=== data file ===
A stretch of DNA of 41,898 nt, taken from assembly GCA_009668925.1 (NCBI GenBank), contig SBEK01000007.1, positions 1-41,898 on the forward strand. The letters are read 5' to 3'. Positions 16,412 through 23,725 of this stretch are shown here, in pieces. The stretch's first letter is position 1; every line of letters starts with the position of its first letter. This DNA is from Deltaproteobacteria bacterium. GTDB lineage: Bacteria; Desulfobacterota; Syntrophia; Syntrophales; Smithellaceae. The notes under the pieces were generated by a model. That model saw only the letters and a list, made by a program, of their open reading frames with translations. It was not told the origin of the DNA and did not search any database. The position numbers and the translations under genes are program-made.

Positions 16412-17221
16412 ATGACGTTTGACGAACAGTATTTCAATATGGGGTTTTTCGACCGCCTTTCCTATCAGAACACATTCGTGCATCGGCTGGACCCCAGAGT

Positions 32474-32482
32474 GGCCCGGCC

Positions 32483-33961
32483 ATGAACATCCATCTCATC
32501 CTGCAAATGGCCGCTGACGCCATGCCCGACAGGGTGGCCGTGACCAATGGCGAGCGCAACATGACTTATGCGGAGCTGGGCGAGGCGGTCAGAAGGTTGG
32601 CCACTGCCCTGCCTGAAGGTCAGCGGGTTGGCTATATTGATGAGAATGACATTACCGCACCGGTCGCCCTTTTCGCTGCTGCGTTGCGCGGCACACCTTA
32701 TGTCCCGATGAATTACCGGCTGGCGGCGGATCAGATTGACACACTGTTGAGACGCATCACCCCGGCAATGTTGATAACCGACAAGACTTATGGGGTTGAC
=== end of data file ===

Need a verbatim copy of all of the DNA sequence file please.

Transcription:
A stretch of DNA of 41,898 nt, taken from assembly GCA_009668925.1 (NCBI GenBank), contig SBEK01000007.1, positions 1-41,898 on the forward strand. The letters are read 5' to 3'. Positions 16,412 through 23,725 of this stretch are shown here, in pieces. The stretch's first letter is position 1; every line of letters starts with the position of its first letter. This DNA is from Deltaproteobacteria bacterium. GTDB lineage: Bacteria; Desulfobacterota; Syntrophia; Syntrophales; Smithellaceae. The notes under the pieces were generated by a model. That model saw only the letters and a list, made by a program, of their open reading frames with translations. It was not told the origin of the DNA and did not search any database. The position numbers and the translations under genes are program-made.

Positions 16412-17221
16412 ATGACGTTTGACGAACAGTATTTCAATATGGGGTTTTTCGACCGCCTTTCCTATCAGAACACATTCGTGCATCGGCTGGACCCCAGAGT

Positions 32474-32482
32474 GGCCCGGCC

Positions 32483-33961
32483 ATGAACATCCATCTCATC
32501 CTGCAAATGGCCGCTGACGCCATGCCCGACAGGGTGGCCGTGACCAATGGCGAGCGCAACATGACTTATGCGGAGCTGGGCGAGGCGGTCAGAAGGTTGG
32601 CCACTGCCCTGCCTGAAGGTCAGCGGGTTGGCTATATTGATGAGAATGACATTACCGCACCGGTCGCCCTTTTCGCTGCTGCGTTGCGCGGCACACCTTA
32701 TGTCCCGATGAATTACCGGCTGGCGGCGGATCAGATTGACACACTGTTGAGACGCATCACCCCGGCAATGTTGATAACCGACAAGACTTATGGGGTTGAC